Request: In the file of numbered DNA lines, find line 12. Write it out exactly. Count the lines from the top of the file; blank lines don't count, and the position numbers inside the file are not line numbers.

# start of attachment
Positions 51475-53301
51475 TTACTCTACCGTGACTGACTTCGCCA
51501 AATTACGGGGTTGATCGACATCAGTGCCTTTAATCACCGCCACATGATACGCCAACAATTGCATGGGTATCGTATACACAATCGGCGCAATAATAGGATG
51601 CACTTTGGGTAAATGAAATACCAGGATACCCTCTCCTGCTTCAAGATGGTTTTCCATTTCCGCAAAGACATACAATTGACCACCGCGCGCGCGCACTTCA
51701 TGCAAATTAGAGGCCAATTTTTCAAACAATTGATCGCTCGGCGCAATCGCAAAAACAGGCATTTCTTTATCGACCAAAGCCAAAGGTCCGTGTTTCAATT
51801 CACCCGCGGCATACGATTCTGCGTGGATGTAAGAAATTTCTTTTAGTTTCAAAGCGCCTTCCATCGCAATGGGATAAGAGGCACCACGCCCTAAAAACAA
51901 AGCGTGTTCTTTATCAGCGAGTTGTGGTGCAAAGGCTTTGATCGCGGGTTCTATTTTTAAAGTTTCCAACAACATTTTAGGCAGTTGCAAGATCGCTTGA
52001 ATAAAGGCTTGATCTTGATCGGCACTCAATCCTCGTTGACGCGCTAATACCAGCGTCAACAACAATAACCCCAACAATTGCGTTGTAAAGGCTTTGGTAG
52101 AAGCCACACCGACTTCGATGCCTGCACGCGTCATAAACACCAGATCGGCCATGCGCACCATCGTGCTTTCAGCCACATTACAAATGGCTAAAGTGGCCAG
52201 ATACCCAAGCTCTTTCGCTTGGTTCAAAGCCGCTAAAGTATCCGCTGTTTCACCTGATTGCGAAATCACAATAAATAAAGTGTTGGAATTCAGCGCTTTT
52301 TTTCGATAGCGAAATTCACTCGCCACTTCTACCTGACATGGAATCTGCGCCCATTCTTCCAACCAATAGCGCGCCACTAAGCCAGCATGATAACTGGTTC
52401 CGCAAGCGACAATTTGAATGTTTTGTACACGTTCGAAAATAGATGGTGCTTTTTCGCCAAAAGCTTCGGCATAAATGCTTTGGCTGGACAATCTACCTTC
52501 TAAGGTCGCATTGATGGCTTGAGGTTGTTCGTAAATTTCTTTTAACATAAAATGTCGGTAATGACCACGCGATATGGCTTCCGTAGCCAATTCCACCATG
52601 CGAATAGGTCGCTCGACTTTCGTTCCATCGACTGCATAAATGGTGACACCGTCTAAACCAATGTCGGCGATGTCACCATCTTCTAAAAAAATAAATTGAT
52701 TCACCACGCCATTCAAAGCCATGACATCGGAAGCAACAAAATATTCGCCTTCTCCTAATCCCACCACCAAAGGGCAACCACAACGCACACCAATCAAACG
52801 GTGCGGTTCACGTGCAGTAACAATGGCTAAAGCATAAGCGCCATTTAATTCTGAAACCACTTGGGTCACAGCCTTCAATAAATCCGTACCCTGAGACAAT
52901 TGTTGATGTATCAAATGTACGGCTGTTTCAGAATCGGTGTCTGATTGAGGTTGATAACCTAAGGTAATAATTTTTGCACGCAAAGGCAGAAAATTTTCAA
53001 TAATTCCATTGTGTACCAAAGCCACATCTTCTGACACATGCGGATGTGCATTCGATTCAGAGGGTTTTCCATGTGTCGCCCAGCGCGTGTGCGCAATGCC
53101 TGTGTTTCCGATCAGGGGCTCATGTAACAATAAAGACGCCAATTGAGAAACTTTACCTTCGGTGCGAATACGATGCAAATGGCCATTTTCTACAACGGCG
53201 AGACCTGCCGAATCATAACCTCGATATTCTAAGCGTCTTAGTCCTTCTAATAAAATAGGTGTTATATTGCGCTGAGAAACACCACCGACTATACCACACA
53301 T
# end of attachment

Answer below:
52401 CGCAAGCGACAATTTGAATGTTTTGTACACGTTCGAAAATAGATGGTGCTTTTTCGCCAAAAGCTTCGGCATAAATGCTTTGGCTGGACAATCTACCTTC